Wow, my thanks to Sean and Fred for these very stimulating insights!

I also want to echo how good it was to get a chance to see and meet at least some of us in Columbus. Thanks to all who came, and I'm eager for opportunities for this sort of face2face in the future... no idea how to do it, just looking forward to it!

This discussion reminds me of the "conflict" (too strong a term!) between two of our early leaders, Ern Baxter and Derek Prince, about the ongoing nature/role/identity of Israel. Derek, if I understand this all correctly, had a deep, ongoing relationship with national Israel, while Ern was more of a supercessionist (I think).

Does the New Covenant replace the Old... or renew/recreate it?

Robert said...

You guys are off and running...and if I got it right, some were blogging at ACM! It was good to have a little face time. We missed those who could not make it.

Welcome Fred...good to have time with you. This conversation is deeply connected with your current pursuits. Let's hear it...

Randy R. said...


Randy R. said...

As much as I loved Ern Baxter's teachings, I believe that he was wrong concerning the Jewish people. If I may borrow from the title to Josh McDowell's famous book, Evidence that Demands a Verdict, there is a special, particular history of the Jewish people in this earth that cannot be ignored! Plus, it seems to me that the overwhelming scriptural evidence is that our God is a covenental God (we of ALL believers should understand this concept). Therefore, I don't believe that His purposes for the Jewish people have ended, quite to the contrary, I believe that He is turning up the heat . . . Israel a nation for the first time in more than two Milleniums (!), and presently, more Jewish believers (in Jesus as Messiah) in Israel than any other time in history apart from the first century! Mmmmmmm . . . seems to me that it is a time to be awake! Shalom! RR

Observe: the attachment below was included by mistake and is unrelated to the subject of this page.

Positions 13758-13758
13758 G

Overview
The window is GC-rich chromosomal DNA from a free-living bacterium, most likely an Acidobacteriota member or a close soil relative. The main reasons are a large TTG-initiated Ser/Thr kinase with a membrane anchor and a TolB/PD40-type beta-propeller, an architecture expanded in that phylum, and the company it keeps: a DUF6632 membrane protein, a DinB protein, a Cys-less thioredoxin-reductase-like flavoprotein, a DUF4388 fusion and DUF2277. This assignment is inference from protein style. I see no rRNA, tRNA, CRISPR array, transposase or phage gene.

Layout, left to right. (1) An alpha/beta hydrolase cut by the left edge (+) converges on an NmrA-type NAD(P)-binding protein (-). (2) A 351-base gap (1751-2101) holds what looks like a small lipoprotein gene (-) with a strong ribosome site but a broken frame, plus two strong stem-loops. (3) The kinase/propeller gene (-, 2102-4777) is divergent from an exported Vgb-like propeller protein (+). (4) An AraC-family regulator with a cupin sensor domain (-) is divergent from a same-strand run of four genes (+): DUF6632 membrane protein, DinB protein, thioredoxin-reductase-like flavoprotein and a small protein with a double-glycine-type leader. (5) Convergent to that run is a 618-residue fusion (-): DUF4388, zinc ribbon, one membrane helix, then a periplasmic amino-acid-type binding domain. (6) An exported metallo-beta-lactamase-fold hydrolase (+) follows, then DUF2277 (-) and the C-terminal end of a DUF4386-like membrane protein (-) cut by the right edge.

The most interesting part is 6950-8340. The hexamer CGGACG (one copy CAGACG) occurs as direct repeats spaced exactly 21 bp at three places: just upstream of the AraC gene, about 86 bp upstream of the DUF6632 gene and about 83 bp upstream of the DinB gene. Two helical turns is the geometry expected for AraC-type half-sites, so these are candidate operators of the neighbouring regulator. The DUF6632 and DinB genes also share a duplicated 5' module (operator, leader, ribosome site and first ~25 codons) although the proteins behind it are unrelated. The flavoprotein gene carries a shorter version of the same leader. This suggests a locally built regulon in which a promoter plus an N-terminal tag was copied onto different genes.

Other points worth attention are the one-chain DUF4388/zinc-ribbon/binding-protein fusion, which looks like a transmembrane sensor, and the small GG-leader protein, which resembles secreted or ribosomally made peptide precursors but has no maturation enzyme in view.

Robert said...

What do we do with Romans 11:17...

Rom 11:17-18
If some of the branches have been broken off, and you, though a wild olive shoot, have been grafted in among the others and now share in the nourishing sap from the olive root, do not boast over those branches. If you do, consider this: You do not support the root, but the root supports you.

How do we view the "olive root" without considering the covenant promises of God to Israel? If we are nourished by that same sap, how can we dismiss the former?

Are we part of the great continuity of God's covenant promises or was there a sudden disconnect between the old and the new? Does the more glorious covenant discount the former...or embrace it and bring it forward into a new a better way?

Paul declared..."Do we, then, nullify the law by this faith? Not at all! Rather, we uphold the law."

Sean said...

Robert, great questions/post. I will look into this.

How we uphold the law is an interesting question. What does Paul mean by it?

Brian Emmet said...

New post up! OK to continue here, too!

josenmiami said...

Anymore thoughts from Sean or Fred about the Jewish-Christian believer's issue?

Brian Emmet said...